Join Judy Steiner-Williams for an in-depth discussion in this video Simplify sentence structure, part of Writing in Plain English.
- Go. Stay. Stop. Sit. Stand. Look at those words again. How many sentences with those five words? If you said five sentences, you're correct. Each isa verb with an understood subject of you. They're called commands. Now take a moment to look at this group of words. How many sentences? One, with 94 words. This was professor Butler's first place prize sentence, in Further Reflections on the Conversations of our Time, an article in the scholarly journal, Diacritics and this sentence won first place.
For what, you may be wondering? The bad writing contest. Your next question may be, "What difference does it make "if a sentence is one word or close to 100?" The readability of your writing, of course. The average sentence length is part of how readability is measured. Depending on the study, the average sentence should be between 15 and 20 words. More than that, and your sentence probably is trying to do too much, to discuss more than one idea, and is hard to read.
Your goal is to keep all readers reading with readable-length sentences in plain English. Shorter sentences have more impact. They emphasize the key idea. In that 94 word example, we have no idea what the main point is. Those one word sentences, go, stay, and stop, are of course on the other extreme. Writing in only one or two word sentences is as unacceptable as writing 94 word sentences. A common, simple sentence arrangement is subject, verb, object.
Frank is going home. "Frank" is the subject, "is going" is the verb, and "home" is the object. Jane ate five snacks. Subject is "Jane" the verb is "ate" "snacks" is the object. If we kept repeating that simplistic sentence structure, we would have a highly readable score, but our reader would most likely be bored. So, let's examine a compound sentence and a complex sentence. My grammar fundamentals course examines all the sentence structures, but a quick definition here.
A compound sentence is two complete sentences with a connecting word such as and or but. A complex sentence is a group of words that has one complete sentence and one incomplete sentence, but with a connecting word also. Here's a complex sentence: Because the new president of the company wants more social activities for employees to help employee morale, she has asked for volunteers to form a committee that will meet once a week to analyze ideas that employees have submitted in the suggestion box.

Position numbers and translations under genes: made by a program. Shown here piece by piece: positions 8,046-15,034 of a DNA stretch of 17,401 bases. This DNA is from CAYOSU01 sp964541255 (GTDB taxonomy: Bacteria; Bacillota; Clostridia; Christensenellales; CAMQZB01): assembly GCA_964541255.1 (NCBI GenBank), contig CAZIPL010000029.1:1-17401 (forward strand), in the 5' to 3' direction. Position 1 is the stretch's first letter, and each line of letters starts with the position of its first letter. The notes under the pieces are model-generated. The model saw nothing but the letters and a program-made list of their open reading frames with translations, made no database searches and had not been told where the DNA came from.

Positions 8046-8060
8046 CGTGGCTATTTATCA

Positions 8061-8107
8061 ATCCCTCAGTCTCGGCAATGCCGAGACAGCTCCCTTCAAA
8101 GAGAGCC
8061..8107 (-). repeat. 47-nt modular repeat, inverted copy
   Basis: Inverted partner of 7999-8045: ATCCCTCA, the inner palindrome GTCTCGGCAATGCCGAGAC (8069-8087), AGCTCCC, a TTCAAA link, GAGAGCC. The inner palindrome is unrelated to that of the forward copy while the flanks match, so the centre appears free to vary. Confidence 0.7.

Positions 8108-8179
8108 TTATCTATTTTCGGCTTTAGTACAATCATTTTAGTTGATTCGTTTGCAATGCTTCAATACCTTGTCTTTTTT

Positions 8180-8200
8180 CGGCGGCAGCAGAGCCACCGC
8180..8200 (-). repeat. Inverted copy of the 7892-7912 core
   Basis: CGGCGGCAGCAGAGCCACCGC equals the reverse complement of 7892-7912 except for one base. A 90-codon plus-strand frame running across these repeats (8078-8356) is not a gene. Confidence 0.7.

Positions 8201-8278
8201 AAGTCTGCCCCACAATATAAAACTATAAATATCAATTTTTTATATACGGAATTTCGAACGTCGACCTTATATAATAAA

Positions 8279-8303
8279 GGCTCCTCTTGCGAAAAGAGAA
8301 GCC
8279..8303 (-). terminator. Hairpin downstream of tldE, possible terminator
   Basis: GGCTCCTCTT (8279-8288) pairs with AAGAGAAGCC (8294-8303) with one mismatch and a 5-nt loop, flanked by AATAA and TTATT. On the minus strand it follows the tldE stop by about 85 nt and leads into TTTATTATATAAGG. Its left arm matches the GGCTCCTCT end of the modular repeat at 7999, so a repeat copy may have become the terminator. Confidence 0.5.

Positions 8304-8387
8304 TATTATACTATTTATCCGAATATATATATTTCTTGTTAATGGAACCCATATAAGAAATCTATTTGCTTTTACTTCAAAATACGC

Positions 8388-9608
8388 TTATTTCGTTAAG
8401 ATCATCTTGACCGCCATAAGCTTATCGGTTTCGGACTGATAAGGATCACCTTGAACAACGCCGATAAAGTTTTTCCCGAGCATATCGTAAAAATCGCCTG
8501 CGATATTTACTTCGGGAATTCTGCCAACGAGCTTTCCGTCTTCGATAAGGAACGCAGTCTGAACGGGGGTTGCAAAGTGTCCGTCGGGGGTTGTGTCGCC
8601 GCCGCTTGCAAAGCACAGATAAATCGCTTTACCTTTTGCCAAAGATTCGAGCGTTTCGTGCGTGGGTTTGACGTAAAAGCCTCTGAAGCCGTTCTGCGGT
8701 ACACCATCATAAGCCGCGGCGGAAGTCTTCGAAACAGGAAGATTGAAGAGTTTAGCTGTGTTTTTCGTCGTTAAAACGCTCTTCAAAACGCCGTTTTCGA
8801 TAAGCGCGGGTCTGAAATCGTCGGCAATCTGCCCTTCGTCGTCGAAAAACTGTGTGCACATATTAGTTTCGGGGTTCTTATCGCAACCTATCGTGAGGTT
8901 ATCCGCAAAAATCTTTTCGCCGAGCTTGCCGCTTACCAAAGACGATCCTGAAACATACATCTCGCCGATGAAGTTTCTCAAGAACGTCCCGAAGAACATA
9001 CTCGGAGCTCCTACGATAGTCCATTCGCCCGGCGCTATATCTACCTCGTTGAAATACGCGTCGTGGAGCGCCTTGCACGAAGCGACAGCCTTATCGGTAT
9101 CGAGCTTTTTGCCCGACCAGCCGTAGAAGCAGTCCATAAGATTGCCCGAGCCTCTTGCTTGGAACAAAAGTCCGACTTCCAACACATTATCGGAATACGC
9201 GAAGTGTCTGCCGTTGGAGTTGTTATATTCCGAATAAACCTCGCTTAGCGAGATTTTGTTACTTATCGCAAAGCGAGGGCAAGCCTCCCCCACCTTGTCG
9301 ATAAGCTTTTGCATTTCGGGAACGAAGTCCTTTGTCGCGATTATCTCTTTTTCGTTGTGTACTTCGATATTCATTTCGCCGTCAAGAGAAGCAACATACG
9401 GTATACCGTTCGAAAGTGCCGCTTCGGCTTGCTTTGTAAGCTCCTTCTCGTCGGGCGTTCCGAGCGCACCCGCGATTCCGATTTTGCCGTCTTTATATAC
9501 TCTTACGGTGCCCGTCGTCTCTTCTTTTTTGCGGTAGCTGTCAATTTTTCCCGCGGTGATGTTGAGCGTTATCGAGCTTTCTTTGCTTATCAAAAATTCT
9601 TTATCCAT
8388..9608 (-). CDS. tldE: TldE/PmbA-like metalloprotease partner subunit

44 words in a complex sentence. Let's simplify the sentence structure. Our new company president wants more employee social activities to help improve employee morale. She has asked for a volunteer committee to meet weekly to analyze employee suggestions. Two 14 word sentences. Much more readable and understandable than the 44 words. Here's another example: a compound sentence. Our company's new branding policy to help emphasize what we stand for described in our mission statement needs to be advertised more effectively, and we need to decide where to most effectively advance the new branding policy at the lowest cost.
A 41 word sentence. Let's simplify it. Our company's new branding policy needs to be advertised in the most effective and low-cost method as possible. 17 words in the basic simple sentence structure. Certainly more readable, and clearer. I don't want to leave you with the impresson that compound and complex sentences should be avoided. A variety of sentence structures can aid the flow and make the writing more interesting. But start with simple sentences and then branch out from there.
Albert Einstein's quote comes to mind: "Any fool can make things bigger, "more complex, and more violent. "It takes a touch of genius, "and a lot of courage, "to move in the opposite direction." The opposite direction is shorter, simpler, and yes, more readable sentences, all goals of plain English.
If you can write in plain English, you can save time, save money, and save face in communications. Start watching to learn how to make your writing more "plain": stronger, clearer, and more concise.
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- Explain how to make your writing clear, concise, and straightforward.
- Recognize the average reading level for most audiences.
- Identify commonly overused words.
- Recognize how strong verbs can help avoid passive writing.
- Explore the benefits of deleting extra words.
- Define “weasel words.”